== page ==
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Posted on 19 July 2021

Down the bunyip hole

Aussie Word of the Week

A bunyip is a mythical Australian beast of amphibious nature that inhabits rivers and deep, dark pools, retreating to underwater caverns known as bunyip holes. They are so shy and stealthy that one has never yet been caught. The word for this animal is from the Aboriginal language Wembawemba of Victoria and Southern NSW. The bunyip is not to be confused with the yowie, another mythical beast akin to a yeti or sasquatch. The word comes from the Aboriginal language Yuwaalarraay, from up Lightning Ridge way. Another fantastic beast is the triantiwontigongolope. A mythical insect beastie, the triantiwontigongolope is sometimes portrayed as a dreadfully dangerous creature like the bunyip in order to frighten children or naive city folk visiting the bush. As if Australia's many poisonous snakes and spiders aren't already enough to scare the wary traveller, C.J. Dennis introduced the triantiwontigongolope in a poem. Not to be confused with the triantelope, which is the common huntsman spider. If you're more afraid of the upper classes than mythical creatures be sure to read about the bunyip aristocracy. This derogatory name is given to Australians who consider themselves superior to others in wealth or status. The description was coined by Daniel Deniehy, a New South Wales MP in the 1800s in response to attempts to establish a colonial aristocracy.   Each week, we have a look at a slang word from Australian English. You can see other Aussie Word of the Week posts from the Macquarie Dictionary here.
Posted on 7 June 2021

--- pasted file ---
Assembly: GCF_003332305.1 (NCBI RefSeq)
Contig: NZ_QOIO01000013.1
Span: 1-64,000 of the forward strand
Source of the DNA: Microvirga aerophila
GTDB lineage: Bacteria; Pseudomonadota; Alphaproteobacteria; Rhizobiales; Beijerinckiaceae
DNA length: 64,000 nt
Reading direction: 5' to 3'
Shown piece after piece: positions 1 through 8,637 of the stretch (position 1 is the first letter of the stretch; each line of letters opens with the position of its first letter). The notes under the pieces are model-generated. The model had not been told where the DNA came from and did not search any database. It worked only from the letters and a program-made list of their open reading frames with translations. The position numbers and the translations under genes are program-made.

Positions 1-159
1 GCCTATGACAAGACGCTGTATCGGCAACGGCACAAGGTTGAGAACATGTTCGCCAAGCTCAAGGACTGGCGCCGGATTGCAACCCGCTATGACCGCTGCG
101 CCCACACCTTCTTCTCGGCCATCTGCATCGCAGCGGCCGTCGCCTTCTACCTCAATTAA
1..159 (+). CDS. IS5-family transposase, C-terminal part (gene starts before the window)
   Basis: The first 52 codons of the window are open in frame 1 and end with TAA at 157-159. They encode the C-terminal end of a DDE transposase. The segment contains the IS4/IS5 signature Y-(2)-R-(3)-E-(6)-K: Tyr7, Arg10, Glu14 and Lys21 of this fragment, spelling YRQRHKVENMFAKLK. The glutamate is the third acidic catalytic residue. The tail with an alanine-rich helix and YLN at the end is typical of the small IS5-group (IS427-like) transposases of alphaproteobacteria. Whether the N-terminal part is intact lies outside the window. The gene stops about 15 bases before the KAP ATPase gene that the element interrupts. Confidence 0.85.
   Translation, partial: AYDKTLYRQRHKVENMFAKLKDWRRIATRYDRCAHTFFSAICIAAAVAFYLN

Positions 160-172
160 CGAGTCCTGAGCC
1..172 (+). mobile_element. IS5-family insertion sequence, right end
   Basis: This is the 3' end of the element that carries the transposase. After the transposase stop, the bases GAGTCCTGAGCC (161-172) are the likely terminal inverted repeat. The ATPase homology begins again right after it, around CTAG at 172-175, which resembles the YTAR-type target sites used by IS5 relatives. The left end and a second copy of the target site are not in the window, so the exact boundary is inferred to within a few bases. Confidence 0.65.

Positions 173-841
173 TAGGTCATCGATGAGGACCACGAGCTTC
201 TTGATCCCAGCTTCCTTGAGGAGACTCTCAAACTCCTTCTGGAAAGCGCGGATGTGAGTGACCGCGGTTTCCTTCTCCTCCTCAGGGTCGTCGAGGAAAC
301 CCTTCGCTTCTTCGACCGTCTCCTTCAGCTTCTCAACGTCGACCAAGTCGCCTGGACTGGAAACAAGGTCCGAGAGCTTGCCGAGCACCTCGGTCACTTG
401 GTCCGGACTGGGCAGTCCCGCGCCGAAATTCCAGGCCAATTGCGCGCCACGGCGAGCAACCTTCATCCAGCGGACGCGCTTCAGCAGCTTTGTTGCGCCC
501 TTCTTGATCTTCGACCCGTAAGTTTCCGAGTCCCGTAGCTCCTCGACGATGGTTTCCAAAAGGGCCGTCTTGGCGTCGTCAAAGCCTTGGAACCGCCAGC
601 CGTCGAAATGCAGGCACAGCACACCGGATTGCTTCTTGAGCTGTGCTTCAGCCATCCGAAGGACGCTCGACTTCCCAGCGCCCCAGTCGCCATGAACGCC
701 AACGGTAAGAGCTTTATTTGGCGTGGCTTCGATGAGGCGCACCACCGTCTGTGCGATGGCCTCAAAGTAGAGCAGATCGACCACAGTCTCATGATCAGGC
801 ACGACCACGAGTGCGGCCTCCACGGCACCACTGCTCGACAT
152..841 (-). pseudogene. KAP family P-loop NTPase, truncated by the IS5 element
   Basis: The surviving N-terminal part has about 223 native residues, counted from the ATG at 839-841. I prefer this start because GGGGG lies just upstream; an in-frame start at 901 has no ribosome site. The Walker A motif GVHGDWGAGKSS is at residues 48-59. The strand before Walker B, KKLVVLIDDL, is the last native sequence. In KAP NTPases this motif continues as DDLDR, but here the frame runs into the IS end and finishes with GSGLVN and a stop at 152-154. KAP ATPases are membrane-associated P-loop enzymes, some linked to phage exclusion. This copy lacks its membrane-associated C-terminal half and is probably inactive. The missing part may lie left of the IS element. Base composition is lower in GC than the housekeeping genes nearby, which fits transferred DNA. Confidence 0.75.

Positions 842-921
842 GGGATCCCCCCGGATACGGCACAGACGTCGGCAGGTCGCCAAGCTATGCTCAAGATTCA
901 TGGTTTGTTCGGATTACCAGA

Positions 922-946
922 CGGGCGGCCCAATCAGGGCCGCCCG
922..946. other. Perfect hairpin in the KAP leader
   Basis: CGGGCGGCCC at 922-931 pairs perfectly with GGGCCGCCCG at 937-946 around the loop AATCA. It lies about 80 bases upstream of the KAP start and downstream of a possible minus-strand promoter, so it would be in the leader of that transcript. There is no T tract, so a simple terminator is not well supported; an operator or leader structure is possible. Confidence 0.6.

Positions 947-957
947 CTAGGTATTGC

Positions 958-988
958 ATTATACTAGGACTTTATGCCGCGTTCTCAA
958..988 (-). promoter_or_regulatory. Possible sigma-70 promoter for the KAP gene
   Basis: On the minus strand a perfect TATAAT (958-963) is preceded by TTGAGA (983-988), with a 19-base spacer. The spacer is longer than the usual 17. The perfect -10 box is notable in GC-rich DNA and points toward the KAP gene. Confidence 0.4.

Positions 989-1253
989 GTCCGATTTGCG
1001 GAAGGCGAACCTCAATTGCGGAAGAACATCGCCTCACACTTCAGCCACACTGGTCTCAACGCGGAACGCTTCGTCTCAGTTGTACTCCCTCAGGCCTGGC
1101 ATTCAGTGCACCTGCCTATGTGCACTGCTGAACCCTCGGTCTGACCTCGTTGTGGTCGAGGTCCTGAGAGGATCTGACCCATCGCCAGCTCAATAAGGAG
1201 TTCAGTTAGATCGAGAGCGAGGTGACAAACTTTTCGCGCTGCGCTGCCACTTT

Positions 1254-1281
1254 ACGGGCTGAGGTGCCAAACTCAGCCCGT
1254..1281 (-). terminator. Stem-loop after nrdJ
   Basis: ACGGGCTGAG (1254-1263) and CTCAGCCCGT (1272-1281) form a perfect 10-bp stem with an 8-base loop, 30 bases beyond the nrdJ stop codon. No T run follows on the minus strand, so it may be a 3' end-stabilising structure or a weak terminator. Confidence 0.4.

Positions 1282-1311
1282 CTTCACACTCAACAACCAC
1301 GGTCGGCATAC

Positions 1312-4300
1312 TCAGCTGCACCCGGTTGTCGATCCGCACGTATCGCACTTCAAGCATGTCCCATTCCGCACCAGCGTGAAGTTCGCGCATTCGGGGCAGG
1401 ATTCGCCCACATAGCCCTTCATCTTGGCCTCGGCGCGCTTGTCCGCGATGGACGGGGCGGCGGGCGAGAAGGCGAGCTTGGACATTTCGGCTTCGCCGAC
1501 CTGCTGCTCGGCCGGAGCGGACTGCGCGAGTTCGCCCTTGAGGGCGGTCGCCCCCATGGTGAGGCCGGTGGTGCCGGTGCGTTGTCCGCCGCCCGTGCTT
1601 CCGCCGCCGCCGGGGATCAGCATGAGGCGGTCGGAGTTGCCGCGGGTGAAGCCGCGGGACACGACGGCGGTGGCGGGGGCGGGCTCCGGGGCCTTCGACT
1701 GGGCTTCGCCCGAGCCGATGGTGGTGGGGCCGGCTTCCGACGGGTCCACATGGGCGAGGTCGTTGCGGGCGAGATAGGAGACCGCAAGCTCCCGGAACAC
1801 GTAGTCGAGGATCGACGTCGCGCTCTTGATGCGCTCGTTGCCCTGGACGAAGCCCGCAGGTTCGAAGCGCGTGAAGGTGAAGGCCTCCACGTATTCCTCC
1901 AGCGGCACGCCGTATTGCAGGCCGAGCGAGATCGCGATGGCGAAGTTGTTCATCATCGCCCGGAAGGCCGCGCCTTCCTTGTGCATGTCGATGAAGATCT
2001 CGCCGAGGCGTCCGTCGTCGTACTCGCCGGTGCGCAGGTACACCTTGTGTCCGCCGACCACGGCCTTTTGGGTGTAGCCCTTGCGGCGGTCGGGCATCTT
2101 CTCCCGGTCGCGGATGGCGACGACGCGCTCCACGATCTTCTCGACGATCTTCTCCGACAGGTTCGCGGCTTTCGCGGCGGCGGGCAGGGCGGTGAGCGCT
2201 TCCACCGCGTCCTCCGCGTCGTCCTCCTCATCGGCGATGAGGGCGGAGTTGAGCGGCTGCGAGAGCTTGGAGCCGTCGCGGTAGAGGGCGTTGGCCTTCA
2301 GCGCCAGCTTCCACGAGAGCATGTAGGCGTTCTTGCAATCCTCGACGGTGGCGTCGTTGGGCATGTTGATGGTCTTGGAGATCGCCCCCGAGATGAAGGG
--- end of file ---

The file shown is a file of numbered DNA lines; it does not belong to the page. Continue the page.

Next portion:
Skol these drinking words

Aussie Word of the Week

This week we have stirred up a cocktail of drinking related slang words.  Lets start at the beginning of a typical Aussie night out. Pres refers to a gathering at a private home before a social event elsewhere, usually to drink alcohol, or the drinks consumed at such a gathering. Pres often features sophisticated beverages such as the chateau cardboard, another name for cask wine, or the goon sack as it is affectionately known.  To get in to all the slang that flows from the goon sack could take up a month of blogs, but some of our favourites include the dapto briefcase: a cask of cheap wine, named after Dapto, a small township in eastern NSW, and the famous goon of fortune, a drinking game in which bladders of wine casks are hung from a rotating clothes hoist under which players are situated at intervals. The spinning of the hoist determining who drinks next. Don't worry, it isn't all wine casks hung on the washing line here at the Macquarie office. We encourage responsible drinking. Deso is a slang term for a designated driver.  You'll need a deso to get you to kick ons. You can probably guess that kick on is the opposite of pres in that it means to carry on a party or other festivites, usually late into the night, often to the point where regret begins sink in as the sun rises.  Alcohol related slang differs state by state. Take a deep dive into Aussie beer sizes to find out how each state likes to drink. And yes, we have also waded in (beer soaked of course) into the debate on whether it's spelt skol or scull.  Each week, we have a look at a slang word from Australian English. You can see other Aussie Word of the Week posts from the Macquarie Dictionary here.